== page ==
Behind the walls of one building on campus, James Bond mingles with Nancy Drew. This is the same place where 16th-century Greek book editions and Italian plays of the Renaissance share shelf space with Star Trek movie paraphernalia and Chef Boy-Ar-Dee, and where equal reverence is shown for medieval manuscripts, 1970s ABC News transcripts, and a life mask made of Lincoln during his first campaign for president.
Of the more than four million books and other publications stored in The University of Iowa’s Main Library, some of the more fascinating items fall under the watch of Sid Huttner and a staff of librarians. Huttner is head of Special Collections, where, for more than 50 years, patrons have taken advantage of a wide range of rare and valuable resources on almost every imaginable topic—including agriculture, the culinary arts, the French Revolution, the history of printing, literature, politics, popular culture, railroads, religion, and vaudeville.
The world comes to this treasure trove on the third floor of the library. Special Collections draws close to 3,000 people a year, and Huttner and his coworkers serve visitors of all kinds. Many are University of Iowa students working on class assignments or projects.
One of these is Kelly Rohder, a senior English and journalism major from Plainfield, Ill., who has used the University archives in Special Collections to provide background information for stories she’s written for the University’s student newspaper, The Daily Iowan.
When A Streetcar Named Desire played at University Theatres, I realized that not many students knew that Tennessee Williams went to school here,” she says. “I went to Special Collections to find out about Williams’ experience on campus and about the people here who influenced him.”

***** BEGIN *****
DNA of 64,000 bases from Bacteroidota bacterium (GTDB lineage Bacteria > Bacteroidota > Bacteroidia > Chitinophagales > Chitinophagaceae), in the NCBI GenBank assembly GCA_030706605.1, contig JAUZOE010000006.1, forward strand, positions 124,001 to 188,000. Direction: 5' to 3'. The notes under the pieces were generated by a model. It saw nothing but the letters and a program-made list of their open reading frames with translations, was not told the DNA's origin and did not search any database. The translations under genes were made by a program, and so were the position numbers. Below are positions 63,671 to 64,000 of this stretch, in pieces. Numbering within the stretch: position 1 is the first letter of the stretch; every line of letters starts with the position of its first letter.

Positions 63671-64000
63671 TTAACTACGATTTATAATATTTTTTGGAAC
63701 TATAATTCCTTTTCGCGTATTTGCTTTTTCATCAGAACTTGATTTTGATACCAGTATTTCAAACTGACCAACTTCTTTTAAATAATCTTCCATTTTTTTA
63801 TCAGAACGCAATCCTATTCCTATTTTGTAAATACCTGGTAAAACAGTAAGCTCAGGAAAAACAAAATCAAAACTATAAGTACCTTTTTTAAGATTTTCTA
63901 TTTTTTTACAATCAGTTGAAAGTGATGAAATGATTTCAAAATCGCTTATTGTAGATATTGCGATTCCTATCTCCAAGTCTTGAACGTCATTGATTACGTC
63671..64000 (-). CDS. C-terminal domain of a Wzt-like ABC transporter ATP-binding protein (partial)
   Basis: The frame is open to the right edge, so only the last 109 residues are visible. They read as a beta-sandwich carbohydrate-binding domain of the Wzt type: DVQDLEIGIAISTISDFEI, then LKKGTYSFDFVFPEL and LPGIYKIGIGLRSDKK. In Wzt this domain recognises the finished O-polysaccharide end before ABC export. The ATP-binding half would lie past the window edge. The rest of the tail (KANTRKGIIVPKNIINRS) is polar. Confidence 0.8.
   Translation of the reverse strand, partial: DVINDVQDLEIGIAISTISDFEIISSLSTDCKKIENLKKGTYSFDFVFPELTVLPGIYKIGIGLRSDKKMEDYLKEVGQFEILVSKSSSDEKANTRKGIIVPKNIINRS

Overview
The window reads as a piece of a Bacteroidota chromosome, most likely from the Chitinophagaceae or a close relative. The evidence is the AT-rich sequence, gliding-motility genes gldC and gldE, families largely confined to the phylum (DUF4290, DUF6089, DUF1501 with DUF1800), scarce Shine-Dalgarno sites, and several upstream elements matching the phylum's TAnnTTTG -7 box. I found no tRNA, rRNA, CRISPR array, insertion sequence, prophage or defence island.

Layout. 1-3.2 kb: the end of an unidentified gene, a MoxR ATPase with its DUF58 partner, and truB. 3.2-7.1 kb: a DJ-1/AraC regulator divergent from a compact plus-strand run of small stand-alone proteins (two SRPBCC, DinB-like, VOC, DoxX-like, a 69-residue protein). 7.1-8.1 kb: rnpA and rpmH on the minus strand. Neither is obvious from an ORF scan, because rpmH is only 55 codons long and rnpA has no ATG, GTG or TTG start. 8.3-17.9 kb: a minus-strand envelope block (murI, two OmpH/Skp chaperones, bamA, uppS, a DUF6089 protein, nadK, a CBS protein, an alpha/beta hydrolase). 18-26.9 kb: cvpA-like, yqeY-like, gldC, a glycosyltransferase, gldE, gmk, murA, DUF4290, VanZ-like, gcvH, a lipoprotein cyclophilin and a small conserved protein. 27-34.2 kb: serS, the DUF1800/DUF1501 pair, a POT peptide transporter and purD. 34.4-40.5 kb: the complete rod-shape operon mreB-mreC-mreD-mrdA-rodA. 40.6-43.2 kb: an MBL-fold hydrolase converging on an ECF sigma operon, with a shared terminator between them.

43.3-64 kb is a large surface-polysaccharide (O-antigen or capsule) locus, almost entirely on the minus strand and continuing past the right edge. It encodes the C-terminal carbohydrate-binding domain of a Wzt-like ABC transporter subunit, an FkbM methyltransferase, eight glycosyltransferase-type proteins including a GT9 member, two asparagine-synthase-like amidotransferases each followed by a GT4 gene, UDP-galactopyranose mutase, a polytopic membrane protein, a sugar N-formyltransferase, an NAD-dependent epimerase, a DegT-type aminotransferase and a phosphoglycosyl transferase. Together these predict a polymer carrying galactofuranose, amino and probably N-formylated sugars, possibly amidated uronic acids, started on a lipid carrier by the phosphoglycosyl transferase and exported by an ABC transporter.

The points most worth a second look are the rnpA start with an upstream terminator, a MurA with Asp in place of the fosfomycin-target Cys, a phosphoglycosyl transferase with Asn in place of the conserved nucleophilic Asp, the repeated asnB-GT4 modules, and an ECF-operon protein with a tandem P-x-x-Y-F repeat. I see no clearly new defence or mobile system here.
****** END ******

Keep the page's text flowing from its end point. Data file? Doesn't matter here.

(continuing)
Special Collections materials helped inform her story about the UI Museum of Art’s Mural by Jackson Pollack, and with her current project, a look at a highly popular, alcohol-free nightclub, The Silver Shadow. It caught the nation’s attention in the late 1930s, when it operated out of the Iowa Memorial Union, and it piqued Rohder’s curiosity in relation to current University efforts to provide alcohol-free events for UI students.
“The Special Collections staff has been an incredible help with these projects,” Rohder say. “And they get just as excited as I do when I discover something new.”
Other Special Collections visitors come from across the country and even across oceans to conduct research. Still others make the pilgrimage to visit memorabilia from the popular culture they grew up loving, or to satisfy a personal curiosity. An even larger and still more far-flung body of users comes by other means: Huttner and his staff respond to more than 3,500 e-mail, telephone, and regular mail queries each year.
Unique, rare, and valuable though much of it is, nothing in Special Collections is off limits to the public. Huttner says that one of the biggest misperceptions is that these collections are too precious to touch. Handlers must be gentle, but Huttner is insistent that patrons get to know what it’s like to touch what he brings out for them from behind the archive’s doors. That’s one of senior Kevin Mahler’s favorite things about Special Collections. Mahler, a religious studies major from Birmingham, Mich., has been working with Ray Mentzer, professor of religious studies, on a research project about the role of food in devotion.
“Some people, myself included, are very sentimental about books,” Mahler says. “It’s really cool that they preserve fragile old books, and that I’m able to touch them and look through them.”
That tactile thrill is often what hooks researchers who come to Special Collections. Denise Filios, an assistant professor of Spanish and Portuguese, has an interest in medieval manuscripts.